“My father didn’t tell me how to live; he lived, and let me watch him do it.” Clarence B. Kelland
No one ever says “boss me” or “manage me.” People say “Lead me, please!”
Leadership is different. It requires active participation in so many ways. Fathers(and mothers) are the most important leaders out there. They set the foundation of the future at the earliest stages. You think that baby is just babbling – he or she is watching your reaction – are you paying attention are you participating? If so, they know they are valued.
Listen – do you have a commitment to listening with the intent of understanding? Are you receptive to the message without judging the messenger? Will you seek to learn and clarify the will of the group? Do you listen without interrupting? Are you willing to listen to someone’s rant and look for why they feel that way? And while you listen, will your non-verbal communication reinforce that you are in fact listening with an open mind?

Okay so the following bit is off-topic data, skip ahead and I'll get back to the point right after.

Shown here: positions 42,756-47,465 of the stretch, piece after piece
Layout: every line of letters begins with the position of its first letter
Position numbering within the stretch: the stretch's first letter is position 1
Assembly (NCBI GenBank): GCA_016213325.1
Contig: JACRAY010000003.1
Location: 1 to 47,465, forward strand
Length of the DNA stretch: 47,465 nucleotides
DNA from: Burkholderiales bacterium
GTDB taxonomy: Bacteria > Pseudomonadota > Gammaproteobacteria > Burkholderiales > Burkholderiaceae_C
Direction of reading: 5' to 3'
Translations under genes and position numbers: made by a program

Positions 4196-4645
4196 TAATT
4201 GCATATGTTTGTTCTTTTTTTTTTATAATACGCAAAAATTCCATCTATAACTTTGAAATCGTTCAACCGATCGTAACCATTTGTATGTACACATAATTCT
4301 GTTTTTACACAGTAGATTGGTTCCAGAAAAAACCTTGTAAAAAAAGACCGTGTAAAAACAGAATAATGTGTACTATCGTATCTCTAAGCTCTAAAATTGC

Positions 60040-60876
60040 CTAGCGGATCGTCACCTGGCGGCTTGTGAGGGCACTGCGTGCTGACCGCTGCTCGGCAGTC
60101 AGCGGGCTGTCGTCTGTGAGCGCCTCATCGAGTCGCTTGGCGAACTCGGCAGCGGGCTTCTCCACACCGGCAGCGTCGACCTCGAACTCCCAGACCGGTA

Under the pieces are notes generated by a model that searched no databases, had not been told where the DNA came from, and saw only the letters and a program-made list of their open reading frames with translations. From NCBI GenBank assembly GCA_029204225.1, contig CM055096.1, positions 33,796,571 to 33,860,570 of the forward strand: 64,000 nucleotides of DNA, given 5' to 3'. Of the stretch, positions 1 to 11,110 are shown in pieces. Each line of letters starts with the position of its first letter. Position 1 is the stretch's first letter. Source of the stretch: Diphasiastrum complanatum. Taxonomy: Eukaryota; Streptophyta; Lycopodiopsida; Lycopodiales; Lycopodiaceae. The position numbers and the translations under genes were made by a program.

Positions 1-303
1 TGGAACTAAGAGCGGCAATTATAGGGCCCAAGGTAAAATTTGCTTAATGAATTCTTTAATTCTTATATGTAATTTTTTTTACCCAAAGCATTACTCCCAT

Envision – Do you know someone who can balance the need for focus on the immediate needs but also see a great vision of the future? The story of how executing day to day connects to a great the future is the tale true leaders weave. They know the importance of execution but also of placing the brick in the foundation for the future. Yes, today’s problem can seem overwhelming but we can turn it into a piece of what makes us great and differentiates us.
Be Aware – Are you in touch – with your team, with your family, but most of all, with yourself? When you dedicate yourself to being aware, you will discover things. They might be scary but they will lead you to new understanding and new horizons. Your inner strength will carry you through the scary parts.
Finally, be sure to say “Thank you” for even the small things – better yet, write it. That will be your legacy. I recently heard a story of a Senior Chief in Afghanistan who offered a bunk spot to a new Lt. who was passing through the Operations Base. The Lt. sent him a thank you note. The Senior Chief said it was the first time in 25 years an officer ever really acknowledged him that way. So,